If your target keyword is “OnePlus 7 Review”…
Will you be able to manage to write the keyphrase sparingly?
In most of the cases, the target keyword won’t appear anywhere except the H1 and title tag.
When I searched using the keyphrase “oneplus 7 review”…
I found an article on T3 magazine’s website that was ranking number 1 on Google had used the keyphrase only 5 times in its 5 different sub-headings.
See how they are cleverly using the target phrase in each of the H2s:
Another article from “THE VERGE” which is ranked first on Google for the term “iphone 11 review” has used the phrase only once in the article (open the link, press CTRL+F and type “iphone 11 review” to find where it appears).
The writer used the target phrase once only because he mentions the buggy OS behavior of the iPhone 11 review unit. Otherwise, the keyphrase wouldn’t have appeared even only for once.
So keyword density could depend on the focus keyword at times but do keep in mind “NOT ALWAYS”.
Technique #16: Breadcrumb Navigation
Breadcrumbs are a part of the site navigation feature. It helps a user understand the location of the page he is currently visiting, such as the main topic of the page. Hence it helps blog visitors as well as search engine bots to understand the structure of your website.
The breadcrumbs typically appear above or below the H1 tag with the hyperlink of the homepage followed by the category and sub-category links (separated by a symbol) of the respective page. So it indicates how far they are from the homepage.
A breadcrumb navigation menu generally looks like the following:
Now, what is the benefit of implementing this navigation feature?
- It helps your readers to trail back either to your homepage or category pages to find more resources on a particular topic instead of hitting the back button.
- It also helps Google as well as other search engines to show the breadcrumb navigation trail above the page title in the SERPs. Unlike jump to links navigation which highlights the different topics of a page in snippets, breadcrumb navigation helps users to know the name of the parent topic of the page right from the SERP.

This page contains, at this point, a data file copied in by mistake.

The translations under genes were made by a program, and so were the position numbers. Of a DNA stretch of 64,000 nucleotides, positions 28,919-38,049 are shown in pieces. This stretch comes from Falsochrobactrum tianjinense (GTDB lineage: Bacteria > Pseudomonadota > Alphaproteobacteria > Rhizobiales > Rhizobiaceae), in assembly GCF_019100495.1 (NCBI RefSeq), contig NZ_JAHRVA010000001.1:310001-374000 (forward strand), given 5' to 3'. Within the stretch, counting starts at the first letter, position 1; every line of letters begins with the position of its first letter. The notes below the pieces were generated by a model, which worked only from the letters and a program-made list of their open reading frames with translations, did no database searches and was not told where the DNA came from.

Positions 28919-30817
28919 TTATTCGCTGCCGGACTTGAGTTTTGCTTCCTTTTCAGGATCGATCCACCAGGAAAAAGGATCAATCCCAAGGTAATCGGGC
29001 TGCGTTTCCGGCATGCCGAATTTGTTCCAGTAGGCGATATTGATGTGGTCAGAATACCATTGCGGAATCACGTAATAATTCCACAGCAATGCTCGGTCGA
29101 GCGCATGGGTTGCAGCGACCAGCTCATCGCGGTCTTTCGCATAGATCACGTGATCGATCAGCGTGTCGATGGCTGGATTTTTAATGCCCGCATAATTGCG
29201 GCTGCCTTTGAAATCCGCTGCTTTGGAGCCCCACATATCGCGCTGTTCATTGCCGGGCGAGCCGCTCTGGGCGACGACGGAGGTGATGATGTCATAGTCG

The question is…
How you’ll enable this feature?
Enabling breadcrumb trails may not be very easy if it’s not a built-in feature of the theme you are using. Because in this scenario the procedure of implementing breadcrumbs will vary depending on the theme you are using.
If you are on WordPress and using Yoast SEO along with a Genesis theme, enabling it will be much easier.
Log in to your WP dashboard, and on the left menu click on SEO>Search Appearance>Breadcrumbs.
Now, toggle the bar below “Enable Breadcrumbs” to the left to enable it.
Scroll down and select the applicable option from the dropdown menu. In most of the cases, it’ll be Category.
Upon choosing the right taxonomy, click on “Save Changes”.
To make the breadcrumb trails visible, Go to “Appearance>Customize>Theme Settings>Breadcrumbs”. There you have to check the box “Breadcrumbs on Single Posts” and then click “Publish”.
I would suggest you read this guide from Yoast on implementing breadcrumbs which will help you to apply breadcrumbs in any WordPress theme using their SEO plugin.
Technique #17: Semantic Optimization
Semantic optimization refers to the practice of making your content more topically optimized.
Now, why you need to topically optimize your content?
Because it’ll help your article to rank for thousands of keywords as well as help search engines to contextually understand the content at a deeper level.